Aulus Gellius is an author read with pleasure by most scholars. Some of us think of him as our forerunner, others as our alter ego and almost all recognize him as a colleague: a gentleman amateur, to be sure, but clearly one of us. Few of us have devoted systematic study to the Attic Nights, but few of us have not rummaged in it, quoted it, or picked up a reference in it that has led on to something else. And it is easy to linger over his pages, savoring the atmosphere of cultured life under the Antonines.
But he is, for the same reasons, an author who tends to get short shrift in another way. Critical editions are relatively few and slow coming, translations fewer and slower, and concerted scholarly studies rarest of all—and when they do come, they often come from the hands of lightweights looking for an easy mark, thinking to pick up the leavings at the banquet of philology. Holford-Strevens’s appendix on “Editions and Translations” demonstrates the truth of these generalizations; and his book at whole makes successful amends for the failings of past generations.
For in Oxonian Holford-Strevens, Aulus Gellius has not only found an aficionado who will dedicate the book “D.M. Auli Gelli” with half a dozen tastefully restrained elegiac couplets, he has found a scholar who is capable of matching him, however far A.G. ranges, subject by subject. This is no easy thing in our time, when the degree of professional competence required to write of any of A.G.’s subjects is high, and the range required to write on many of them is something far beyond the grasp of most of us. H.-S. is not daunted. The book is not exhaustive, but it is comprehensive, and I do not detect a subject where H.-S. is not on firm ground. One section of the book pursues the persona and appearance of A.G. himself, with discussion of language and sources; a second section pays attention to the personalities who appear in the Nights, especially the teachers and orators whose learning and skill A.G. admired so; and the third, longest section covers the waterfront of A.G.’s subjects, not omitting a final chapter on “Weak Spots and Blind Spots.” The erudition brought to bear is dizzyingly detailed and exact. Aulus Gellius nods and H.-S. is there to catch him; but I cannot say that I have caught H.-S. in any moment of similar weakness . By and large, H.-S. defends A.G.’s intelligence, learning, and integrity against frivolous criticism and presents him to us as a serious student and an honorable companion.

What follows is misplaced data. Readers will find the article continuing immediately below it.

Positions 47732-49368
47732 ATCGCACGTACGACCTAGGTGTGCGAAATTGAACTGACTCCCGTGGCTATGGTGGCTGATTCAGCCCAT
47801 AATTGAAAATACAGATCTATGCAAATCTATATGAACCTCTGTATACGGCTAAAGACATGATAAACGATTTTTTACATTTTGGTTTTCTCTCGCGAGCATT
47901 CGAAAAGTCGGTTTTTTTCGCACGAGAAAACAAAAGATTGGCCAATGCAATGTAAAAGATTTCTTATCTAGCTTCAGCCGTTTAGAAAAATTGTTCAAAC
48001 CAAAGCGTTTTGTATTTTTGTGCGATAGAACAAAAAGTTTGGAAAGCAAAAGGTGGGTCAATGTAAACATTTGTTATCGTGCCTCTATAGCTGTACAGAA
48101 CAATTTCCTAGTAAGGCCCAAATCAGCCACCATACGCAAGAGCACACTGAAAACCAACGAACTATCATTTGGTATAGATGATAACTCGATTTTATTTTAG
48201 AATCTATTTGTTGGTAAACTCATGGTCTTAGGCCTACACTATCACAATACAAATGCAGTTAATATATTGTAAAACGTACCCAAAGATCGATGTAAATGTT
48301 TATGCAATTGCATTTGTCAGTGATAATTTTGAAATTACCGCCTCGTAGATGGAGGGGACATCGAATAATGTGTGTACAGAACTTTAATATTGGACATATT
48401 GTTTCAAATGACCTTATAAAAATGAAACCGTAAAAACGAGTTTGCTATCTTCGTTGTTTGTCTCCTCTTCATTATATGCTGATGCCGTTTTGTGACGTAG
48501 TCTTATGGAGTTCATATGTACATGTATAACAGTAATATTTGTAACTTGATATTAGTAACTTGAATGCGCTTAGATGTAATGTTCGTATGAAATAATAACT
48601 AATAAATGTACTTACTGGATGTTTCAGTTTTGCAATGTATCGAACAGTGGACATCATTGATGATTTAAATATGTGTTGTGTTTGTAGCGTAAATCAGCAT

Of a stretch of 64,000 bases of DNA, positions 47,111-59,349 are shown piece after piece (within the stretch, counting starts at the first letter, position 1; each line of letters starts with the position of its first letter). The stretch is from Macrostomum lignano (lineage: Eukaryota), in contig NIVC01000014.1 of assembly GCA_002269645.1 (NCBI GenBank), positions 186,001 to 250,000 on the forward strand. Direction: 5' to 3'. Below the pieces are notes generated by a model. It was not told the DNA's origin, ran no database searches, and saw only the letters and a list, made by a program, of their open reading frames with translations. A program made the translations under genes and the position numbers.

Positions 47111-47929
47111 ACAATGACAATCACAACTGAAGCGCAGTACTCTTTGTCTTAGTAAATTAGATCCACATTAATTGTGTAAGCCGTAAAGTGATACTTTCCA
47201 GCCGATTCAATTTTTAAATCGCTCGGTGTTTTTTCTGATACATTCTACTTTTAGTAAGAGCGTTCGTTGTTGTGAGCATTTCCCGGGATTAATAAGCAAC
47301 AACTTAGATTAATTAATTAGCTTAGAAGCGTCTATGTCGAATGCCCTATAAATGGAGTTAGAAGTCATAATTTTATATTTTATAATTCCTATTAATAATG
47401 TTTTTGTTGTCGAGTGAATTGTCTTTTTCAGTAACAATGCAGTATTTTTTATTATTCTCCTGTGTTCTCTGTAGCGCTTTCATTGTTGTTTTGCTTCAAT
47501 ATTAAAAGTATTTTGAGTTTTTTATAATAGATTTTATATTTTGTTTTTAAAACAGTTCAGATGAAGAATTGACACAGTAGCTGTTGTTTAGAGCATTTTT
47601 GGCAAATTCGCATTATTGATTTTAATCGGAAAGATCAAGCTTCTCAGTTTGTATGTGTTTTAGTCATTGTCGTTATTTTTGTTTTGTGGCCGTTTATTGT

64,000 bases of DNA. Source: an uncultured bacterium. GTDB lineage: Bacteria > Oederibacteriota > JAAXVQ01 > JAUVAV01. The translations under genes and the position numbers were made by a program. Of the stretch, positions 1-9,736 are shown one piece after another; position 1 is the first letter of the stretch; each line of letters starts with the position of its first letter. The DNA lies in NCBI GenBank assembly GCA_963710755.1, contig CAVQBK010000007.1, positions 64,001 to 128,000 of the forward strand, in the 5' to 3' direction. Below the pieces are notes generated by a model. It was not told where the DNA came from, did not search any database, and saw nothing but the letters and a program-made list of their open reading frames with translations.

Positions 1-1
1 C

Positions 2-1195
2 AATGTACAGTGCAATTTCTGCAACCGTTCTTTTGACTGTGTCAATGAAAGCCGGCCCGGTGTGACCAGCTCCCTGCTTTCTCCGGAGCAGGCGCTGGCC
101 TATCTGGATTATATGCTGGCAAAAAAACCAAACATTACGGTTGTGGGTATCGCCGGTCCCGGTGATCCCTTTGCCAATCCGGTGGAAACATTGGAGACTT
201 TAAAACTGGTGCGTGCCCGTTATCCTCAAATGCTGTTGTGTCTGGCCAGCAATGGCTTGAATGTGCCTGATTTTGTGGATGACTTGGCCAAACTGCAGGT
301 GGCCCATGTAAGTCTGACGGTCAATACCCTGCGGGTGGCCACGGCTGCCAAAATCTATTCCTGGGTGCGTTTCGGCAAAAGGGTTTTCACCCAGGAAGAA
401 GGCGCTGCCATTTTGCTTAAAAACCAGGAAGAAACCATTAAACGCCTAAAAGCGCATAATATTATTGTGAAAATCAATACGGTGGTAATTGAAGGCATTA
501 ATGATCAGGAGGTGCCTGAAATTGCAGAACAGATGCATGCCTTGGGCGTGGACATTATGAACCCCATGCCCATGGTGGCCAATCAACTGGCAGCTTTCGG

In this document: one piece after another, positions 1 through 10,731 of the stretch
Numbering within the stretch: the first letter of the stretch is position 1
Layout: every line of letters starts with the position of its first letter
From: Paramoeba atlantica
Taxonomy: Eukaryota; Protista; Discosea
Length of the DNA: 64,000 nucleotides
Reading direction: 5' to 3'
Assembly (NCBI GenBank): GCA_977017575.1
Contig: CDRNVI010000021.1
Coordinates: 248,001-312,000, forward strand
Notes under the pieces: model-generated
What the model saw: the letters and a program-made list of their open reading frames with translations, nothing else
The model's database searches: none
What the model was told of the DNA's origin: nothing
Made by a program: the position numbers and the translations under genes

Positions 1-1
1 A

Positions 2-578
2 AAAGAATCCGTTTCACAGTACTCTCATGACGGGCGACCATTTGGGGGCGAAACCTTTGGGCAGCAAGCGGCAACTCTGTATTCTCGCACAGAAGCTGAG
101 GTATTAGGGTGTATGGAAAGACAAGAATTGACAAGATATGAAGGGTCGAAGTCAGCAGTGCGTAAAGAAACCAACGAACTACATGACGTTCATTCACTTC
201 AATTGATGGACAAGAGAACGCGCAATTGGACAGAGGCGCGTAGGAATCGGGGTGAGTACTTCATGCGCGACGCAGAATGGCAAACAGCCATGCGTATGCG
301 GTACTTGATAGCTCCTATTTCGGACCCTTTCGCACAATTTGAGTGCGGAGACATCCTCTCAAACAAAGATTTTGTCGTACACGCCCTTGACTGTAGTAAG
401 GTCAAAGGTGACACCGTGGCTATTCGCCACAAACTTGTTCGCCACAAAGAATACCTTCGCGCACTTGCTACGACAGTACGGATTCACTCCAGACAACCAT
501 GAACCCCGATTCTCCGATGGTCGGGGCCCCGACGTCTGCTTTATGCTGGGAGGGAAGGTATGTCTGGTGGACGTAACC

Most users of the book will have one mild complaint, and I have a faint regret to add. The complaint will be that there is no index of passages discussed from A.G. Almost twenty pages of index supplement the lack somewhat, but require the reader to use some imagination in guessing which subject on the particular page of interest is likely to be reflected in the index, and then perhaps to pursue several page references until the right one turns up.
By comparison, my regret may seem frivolous, but is perhaps worth stating. The one trait of A.G. that attracts and retains the affection of his readers is just his charm, his air of easy learning, of learning pursued among polished and interesting friends in cultured and comfortable surroundings. I could only wish that in his presentation of A.G., Holford-Strevens had tried to match at least some of that ease and geniality. I would have accepted some small disarrangement of the schematic and didactic structure of the work in return for an approach that could have been at once more easy-going and, if possible, more learned: even pedantry can be charming, and charm can leave room for displays of learning that might seem pedantic elsewhere. The Bodley Nights of Holford-Strevens is perhaps the book I wanted to be reading while I was reading this one.
But perhaps the force of convention is too strong. The ascetic streak in our intellectual life perhaps forbids us to offer anything but a minimalist, unprepossessing, and austere facade. Alas. This book is so good that a large helping of self-indulgence and whimsy would have been welcome.
A note on publishers. The classical productions of Duckworth have increased in recent years, with no diminution in interest or quality. Colin Haycraft’s house is now certainly on a par with Oxford or Cambridge in quality and range of scholarship, though he has abstained from branching into editions and reference works for the most part. We find that by the anfractuosities of copyright law and the publishing business, we will in future be obliged to review Duckworth’s books for the most part in disguise, treating them as the products of the various American presses (here UNC, otherwise sometimes Hopkins, often Cornell) that handle them on this side of the whale-road. BMCR will readily comply with these standards, but with regret that doing so may mask the range, variety, and accomplishment of the Duckworth enterprise. Where possible, we will note the Duckworth parentage, but inevitably some titles will slip through without full credit being given.